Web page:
HALLOWELL — Superintendents and principals in central Maine are dealing with a substitute teacher shortage that’s forcing them to be creative when trying to fill unexpected teacher absences.

“We’re professional jugglers as well as educators,” said Hall-Dale High School Principal Mark Tinkham.

With unemployment at all-time low levels and a decrease in qualified full-time teachers to fill open jobs, the substitute teacher pool districts draw from is getting shallower, Regional School Unit 2 Superintendent William Zima said. He said they’ve been trying different things to get people to want to be substitutes, but there aren’t enough people out there.

“It’s a nice job because you can make your own hours and work whenever you want,” he said.

The Department of Education doesn’t keep track of substitutes, a spokeswoman said. Substitutes aren’t required to be certified teachers approved by the state, so managing substitutes is done at the local level. In most districts, substitute teachers must have at least 60 college credits, and they are paid more if they’ve earned bachelor’s degrees. A criminal background check and fingerprinting also are part of the process.

A national teacher shortage can be partly blamed, Zima said, because there just aren’t as many people getting into the profession. A study done by the Learning Policy Institute, a nonprofit based in Palo Alto, California, and Washington, D.C., that works to improve education policy and practice showed last year that enrollment in teaching preparation programs nationwide has dropped 35 percent from 2009 to 2014 — from 691,000 people to 451,000 potential teachers, a drop of almost 240,000 would-be teachers.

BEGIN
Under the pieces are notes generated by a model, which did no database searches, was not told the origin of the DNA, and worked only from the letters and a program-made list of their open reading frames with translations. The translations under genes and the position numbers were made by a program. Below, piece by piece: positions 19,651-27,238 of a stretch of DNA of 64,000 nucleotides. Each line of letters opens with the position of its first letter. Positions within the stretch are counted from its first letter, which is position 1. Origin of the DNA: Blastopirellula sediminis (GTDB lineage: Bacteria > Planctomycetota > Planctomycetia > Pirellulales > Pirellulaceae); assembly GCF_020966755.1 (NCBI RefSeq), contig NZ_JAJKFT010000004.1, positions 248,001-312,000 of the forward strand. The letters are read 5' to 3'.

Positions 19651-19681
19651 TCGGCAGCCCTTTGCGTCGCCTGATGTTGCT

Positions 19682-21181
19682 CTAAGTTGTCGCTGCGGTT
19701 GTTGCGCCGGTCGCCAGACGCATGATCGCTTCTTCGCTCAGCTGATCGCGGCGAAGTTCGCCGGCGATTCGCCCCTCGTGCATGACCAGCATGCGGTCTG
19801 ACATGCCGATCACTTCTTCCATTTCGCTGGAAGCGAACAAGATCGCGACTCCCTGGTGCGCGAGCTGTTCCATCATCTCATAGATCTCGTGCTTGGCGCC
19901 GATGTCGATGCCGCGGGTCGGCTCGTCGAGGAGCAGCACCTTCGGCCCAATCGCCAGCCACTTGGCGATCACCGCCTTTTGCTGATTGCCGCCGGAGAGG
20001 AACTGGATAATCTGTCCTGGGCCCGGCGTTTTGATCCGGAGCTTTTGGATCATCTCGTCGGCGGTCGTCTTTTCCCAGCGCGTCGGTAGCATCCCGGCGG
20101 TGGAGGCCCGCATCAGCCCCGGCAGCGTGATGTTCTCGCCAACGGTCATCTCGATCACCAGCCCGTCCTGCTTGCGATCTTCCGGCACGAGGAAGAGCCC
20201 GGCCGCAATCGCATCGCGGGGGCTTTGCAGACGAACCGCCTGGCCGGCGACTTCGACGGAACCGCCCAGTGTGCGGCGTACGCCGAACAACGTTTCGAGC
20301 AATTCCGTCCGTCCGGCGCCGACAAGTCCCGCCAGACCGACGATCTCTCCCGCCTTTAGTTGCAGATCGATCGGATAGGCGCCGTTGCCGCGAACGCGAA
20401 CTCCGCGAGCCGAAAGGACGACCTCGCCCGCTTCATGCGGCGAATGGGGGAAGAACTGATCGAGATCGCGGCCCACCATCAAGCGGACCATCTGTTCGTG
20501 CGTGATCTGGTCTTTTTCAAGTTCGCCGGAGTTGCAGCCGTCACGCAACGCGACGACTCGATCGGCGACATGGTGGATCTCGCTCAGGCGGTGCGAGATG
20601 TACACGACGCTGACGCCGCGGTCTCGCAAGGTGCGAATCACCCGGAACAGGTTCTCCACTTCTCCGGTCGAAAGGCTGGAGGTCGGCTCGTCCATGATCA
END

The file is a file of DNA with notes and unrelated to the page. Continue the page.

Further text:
“How do you solve this problem?” Zima asked.

According to the Department of Education, there were 15,502 public school teachers in Maine during the last school year, just 49 more than during the 2011-2012 school year. There were 2,010 substitutes in Maine in 2016, according to the Department of Labor, and there were 1,810 in 2012. There just isn’t a lot of growth, Zima said.

Teachers can call out of work for any number of reasons, and sometimes the school isn’t alerted until that morning.

Several superintendents and principals in central Maine said conversations between district officials happen all the time about how to attract more people to the profession, but they don’t seem to find a concrete solution to the growing problem.

Lois Kilby-Chesley, president of the Maine Education Association, said it’s a statewide shortage because fewer people are willing to substitute.

“It’s a mess right now,” she said.


In School Administrative District 11 — which includes Gardiner, Pittston, Randolph and West Gardiner — Superintendent Patricia Hopkins said the district increased its daily rate from $60 to $75 in hope of attracting more substitutes to the district. Paying a competitive rate, with so many districts substitutes can choose from, is important to filling open jobs.

“The people we draw from also work in other area schools,” Hopkins said. “We’re all sharing the same people.”

Peter Thiboutot, the assistant superintendent for Alternative Organizational Structure 92, which serves Waterville, Winslow and Vassalboro, agreed and said it’s hard to fill 20 to 25 openings a day when everyone is competing for the same people.

“A lot of our subs have also registered to sub in Fairfield and the other area schools,” he said. “It’s tough.”

David Shapiro is a retired former administrator at Portland and Deering high schools and said he is substituting because he “had an empty wallet.” Earlier this week, he was at Hall-Dale High School in a 10th-grade biology class. He said finding a solution to the substitute teacher shortage won’t be easy, because just putting extra money into it isn’t the answer. Regional School Unit 2 pays its substitutes $75 per day if they have a bachelor’s degree, and they make more money if it’s a long-term assignment.

“Every school and district varies, and their climates and school cultures are different,” Shapiro said.

Hopkins said the daily rate isn’t important if nobody is willing to take the jobs. She said she’s heard that a district along the coast pays $100 a day and still is struggling to find substitutes.

“It doesn’t matter how much you pay if there’s nobody there,” she said. “But if another district is going to pay more, someone’s going to be more likely to substitute from them than us.”